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Livery of the Week: Air Canada’s Black-and-White Modernity

The Canadian airline took a bold step when it unveiled this livery in 2017.

An Air Canada A330 (Photo: AirlineGeeks | William Derrickson)

Editor’s Note: AirlineGeeks is excited to launch our ‘Livery of the Week’ series. Every Friday, a team member will share an airline livery, which can be from the past, present, or even a special scheme. Some airline liveries are works of art. The complexity associated with painting around critical flight components and the added weight requires outside-the-box thinking from designers. The average airliner can cost upwards of $200,000 to repaint, creating a separate aircraft repainting industry as a result.

Have an idea for a livery that we should highlight? Drop us a line

In February 2017, Air Canada unveiled a bold new livery for its fleet of aircraft, which features a sleek black-and-white color scheme. The new livery was part of a broader brand overhaul six years ago where the airline also enhanced uniforms and cabin products.

Starting off on three aircraft during the 2017 unveiling, the new livery was designed by international design firm Winkreative, headed by Canadian entrepreneur Tyler Brûlé. Since then, several of Air Canada’s mainline and regional aircraft have been painted with the new scheme. Air Canada has nearly 200 aircraft in its mainline fleet.

Keeping the Maple Leaf

At the heart of Air Canada liveries for decades has been the maple leaf, an emerging symbol of national identity in Canada. The icon can be found on Air Canada tails dating back to the DC-8 aircraft in the 1960s. As the company has evolved, so has the maple leaf.

The maple leaf continues to stand out on the 2017 iteration of the carrier’s livery. In this design, it is encircled in red on a black tail, creating a more eye-catching appearance. The so-called ‘Rondelle’ made a return to the 2017 livery after a 24-year-long absence. In the previous design, the maple leaf was larger on a lighter background.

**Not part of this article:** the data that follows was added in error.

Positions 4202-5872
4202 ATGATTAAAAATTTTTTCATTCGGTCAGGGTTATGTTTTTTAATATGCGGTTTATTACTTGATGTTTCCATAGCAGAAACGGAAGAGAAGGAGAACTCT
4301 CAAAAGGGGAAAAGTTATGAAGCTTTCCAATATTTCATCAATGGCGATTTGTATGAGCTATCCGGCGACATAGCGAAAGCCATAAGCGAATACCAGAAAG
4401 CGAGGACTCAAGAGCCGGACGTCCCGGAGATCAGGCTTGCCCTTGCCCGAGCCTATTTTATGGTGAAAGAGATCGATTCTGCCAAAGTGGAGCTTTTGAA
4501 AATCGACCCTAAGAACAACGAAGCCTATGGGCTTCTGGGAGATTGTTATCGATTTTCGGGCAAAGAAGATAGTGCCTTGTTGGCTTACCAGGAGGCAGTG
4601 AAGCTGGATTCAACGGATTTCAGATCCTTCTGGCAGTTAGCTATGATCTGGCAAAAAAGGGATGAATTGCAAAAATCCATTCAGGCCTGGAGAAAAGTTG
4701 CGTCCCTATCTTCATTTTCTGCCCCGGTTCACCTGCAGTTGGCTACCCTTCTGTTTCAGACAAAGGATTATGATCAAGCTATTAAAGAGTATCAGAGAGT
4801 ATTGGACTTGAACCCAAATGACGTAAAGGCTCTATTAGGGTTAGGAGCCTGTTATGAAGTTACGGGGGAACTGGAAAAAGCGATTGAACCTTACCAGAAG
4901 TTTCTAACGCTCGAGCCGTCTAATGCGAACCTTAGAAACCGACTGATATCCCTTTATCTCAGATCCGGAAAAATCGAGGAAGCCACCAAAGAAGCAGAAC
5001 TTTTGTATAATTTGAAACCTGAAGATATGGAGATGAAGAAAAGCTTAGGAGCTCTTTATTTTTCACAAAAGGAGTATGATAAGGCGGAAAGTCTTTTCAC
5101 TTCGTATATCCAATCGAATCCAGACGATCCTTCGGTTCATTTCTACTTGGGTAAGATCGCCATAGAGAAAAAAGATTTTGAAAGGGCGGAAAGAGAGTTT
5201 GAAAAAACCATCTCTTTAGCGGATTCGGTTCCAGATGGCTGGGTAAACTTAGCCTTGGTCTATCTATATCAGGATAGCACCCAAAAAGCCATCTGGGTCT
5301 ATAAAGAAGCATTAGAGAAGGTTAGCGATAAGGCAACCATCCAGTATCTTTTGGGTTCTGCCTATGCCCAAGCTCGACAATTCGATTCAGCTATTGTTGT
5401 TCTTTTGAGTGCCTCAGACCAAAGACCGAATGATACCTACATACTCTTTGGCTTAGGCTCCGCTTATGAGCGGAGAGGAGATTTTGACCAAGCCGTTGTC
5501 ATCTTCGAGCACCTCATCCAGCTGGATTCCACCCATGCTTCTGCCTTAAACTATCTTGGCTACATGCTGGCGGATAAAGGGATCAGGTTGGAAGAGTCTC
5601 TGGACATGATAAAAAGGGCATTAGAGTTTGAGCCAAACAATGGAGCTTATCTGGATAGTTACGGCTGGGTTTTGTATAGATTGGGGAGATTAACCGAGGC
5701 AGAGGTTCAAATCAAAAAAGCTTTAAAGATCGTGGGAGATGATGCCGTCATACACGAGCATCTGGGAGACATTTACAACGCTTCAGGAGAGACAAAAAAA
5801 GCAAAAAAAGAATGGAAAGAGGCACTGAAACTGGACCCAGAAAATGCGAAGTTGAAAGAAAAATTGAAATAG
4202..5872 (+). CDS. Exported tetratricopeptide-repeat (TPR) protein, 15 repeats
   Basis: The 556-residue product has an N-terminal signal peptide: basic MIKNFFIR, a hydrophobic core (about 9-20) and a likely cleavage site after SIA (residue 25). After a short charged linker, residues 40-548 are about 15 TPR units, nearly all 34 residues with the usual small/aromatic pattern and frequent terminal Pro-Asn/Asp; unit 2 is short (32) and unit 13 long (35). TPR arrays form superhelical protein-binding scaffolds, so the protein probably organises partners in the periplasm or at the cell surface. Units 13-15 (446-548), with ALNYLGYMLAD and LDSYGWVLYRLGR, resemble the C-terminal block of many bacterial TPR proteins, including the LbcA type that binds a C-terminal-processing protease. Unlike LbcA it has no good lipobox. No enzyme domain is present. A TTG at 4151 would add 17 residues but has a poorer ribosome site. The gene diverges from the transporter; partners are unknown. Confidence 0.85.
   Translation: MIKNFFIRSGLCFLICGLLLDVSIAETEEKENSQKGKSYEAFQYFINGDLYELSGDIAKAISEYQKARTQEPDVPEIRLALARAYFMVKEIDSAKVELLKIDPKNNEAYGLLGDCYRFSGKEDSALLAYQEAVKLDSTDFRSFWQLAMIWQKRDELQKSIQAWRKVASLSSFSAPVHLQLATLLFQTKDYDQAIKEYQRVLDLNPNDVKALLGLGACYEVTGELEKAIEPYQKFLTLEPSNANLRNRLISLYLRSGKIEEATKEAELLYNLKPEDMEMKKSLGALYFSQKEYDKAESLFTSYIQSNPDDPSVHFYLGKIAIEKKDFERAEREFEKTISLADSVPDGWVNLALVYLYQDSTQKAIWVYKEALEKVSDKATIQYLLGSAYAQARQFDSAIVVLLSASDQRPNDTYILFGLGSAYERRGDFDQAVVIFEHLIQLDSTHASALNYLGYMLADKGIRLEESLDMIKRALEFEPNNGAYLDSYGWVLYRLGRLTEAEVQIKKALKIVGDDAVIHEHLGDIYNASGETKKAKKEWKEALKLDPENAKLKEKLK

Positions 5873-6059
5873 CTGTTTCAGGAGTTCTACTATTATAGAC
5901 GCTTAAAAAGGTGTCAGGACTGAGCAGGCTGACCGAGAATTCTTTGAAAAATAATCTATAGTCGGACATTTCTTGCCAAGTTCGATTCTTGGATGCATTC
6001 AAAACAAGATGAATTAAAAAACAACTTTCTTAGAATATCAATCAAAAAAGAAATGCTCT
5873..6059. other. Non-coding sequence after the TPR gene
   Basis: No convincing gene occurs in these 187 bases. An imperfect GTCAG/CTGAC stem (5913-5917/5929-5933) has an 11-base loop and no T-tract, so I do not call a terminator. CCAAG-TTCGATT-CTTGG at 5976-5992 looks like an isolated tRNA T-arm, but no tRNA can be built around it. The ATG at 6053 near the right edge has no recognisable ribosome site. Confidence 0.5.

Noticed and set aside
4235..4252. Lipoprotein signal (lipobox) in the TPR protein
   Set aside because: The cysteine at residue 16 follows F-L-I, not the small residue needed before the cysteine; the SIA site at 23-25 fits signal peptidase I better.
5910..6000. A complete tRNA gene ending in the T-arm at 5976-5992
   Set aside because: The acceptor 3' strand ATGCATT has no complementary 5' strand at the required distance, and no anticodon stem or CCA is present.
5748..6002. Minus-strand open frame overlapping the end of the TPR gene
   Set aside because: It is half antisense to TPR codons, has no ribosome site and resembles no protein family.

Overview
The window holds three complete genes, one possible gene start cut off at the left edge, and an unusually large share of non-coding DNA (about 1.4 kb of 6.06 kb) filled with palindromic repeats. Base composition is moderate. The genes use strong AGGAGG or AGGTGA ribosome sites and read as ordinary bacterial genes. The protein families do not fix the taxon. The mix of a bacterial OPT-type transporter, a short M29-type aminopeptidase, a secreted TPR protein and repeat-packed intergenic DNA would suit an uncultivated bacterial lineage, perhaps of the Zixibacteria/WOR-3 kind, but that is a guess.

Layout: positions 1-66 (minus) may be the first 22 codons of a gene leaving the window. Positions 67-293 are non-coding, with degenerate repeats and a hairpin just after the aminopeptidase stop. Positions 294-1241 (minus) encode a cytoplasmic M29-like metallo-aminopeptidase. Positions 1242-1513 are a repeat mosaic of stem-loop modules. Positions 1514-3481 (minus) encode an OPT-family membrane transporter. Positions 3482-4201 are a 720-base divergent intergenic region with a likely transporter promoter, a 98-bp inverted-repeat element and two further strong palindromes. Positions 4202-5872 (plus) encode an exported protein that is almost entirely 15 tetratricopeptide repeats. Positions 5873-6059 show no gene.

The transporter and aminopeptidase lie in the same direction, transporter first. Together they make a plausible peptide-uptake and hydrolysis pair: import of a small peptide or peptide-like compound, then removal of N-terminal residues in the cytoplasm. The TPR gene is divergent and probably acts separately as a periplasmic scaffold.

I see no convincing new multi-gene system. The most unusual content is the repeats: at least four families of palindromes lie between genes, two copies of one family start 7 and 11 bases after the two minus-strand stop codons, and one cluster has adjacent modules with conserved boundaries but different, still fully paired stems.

An Air Canada 737 MAX 8 (Photo: AirlineGeeks | Katie Bailey)

“For the first time in many years, the Air Canada Rondelle has been reintroduced on the tail, re-establishing the confidence and heritage of our brand,” the company shared in a detailed description of the new livery.

Complementing the tail, a single Rondelle is on the inside of the bold black engine design of some aircraft, including the Boeing 787 Dreamliner. A red Rondelle is also on the bottom of each aircraft.

An Air Canada 737 MAX 8 at Paine Field in Everett, Wash. (Photo: AirlineGeeks | Katie Bailey)

A Far Cry from Earlier Liveries

The current version of Air Canada’s livery was a pivot from the previous design, incorporating darker colors across the aircraft. The bottom portion of the livery is black while the rest – except the tail – is white. This creates a more modernized look and allows for some of the red accents to appear bolder.

“Air Canada’s new livery signals a pivotal inflection point in our 80-year history,” said Benjamin Smith,” the company’s President of Passenger Airlines said at the 2017 unveiling event in Toronto.

An Air Canada 777 departs Las Vegas. (Photo: AirlineGeeks | William Derrickson)

The airline says its livery “…balances national identity with a compelling design that clearly accentuates the features of each aircraft, allowing it to elegantly stand out in the sky and on the runway.”

Largely unique to Air Canada, the newest livery also features a dark mask around the flight deck. The mask was inspired by the facial markings of Canada’s indigenous birds, according to the airline.

Looking for a new airplane model? Head over to our friends at the Midwest Model Store for a wide selection of airlines and liveries. 

Ryan Ewing
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  • Ryan Ewing

    Ryan founded AirlineGeeks.com back in February 2013 and has amassed considerable experience in the aviation sector. His work has been featured in several publications and news outlets, including CNN, WJLA, CNET, and Business Insider. During his time in the industry, he's worked in roles pertaining to airport/airline operations while holding a B.S. in Air Transportation Management from Arizona State University along with an MBA. Ryan has experience in several facets of the industry from behind the yoke of a Cessna 172 to interviewing airline industry executives. Ryan works for AirlineGeeks' owner FLYING Media, spearheading coverage in the commercial aviation space.

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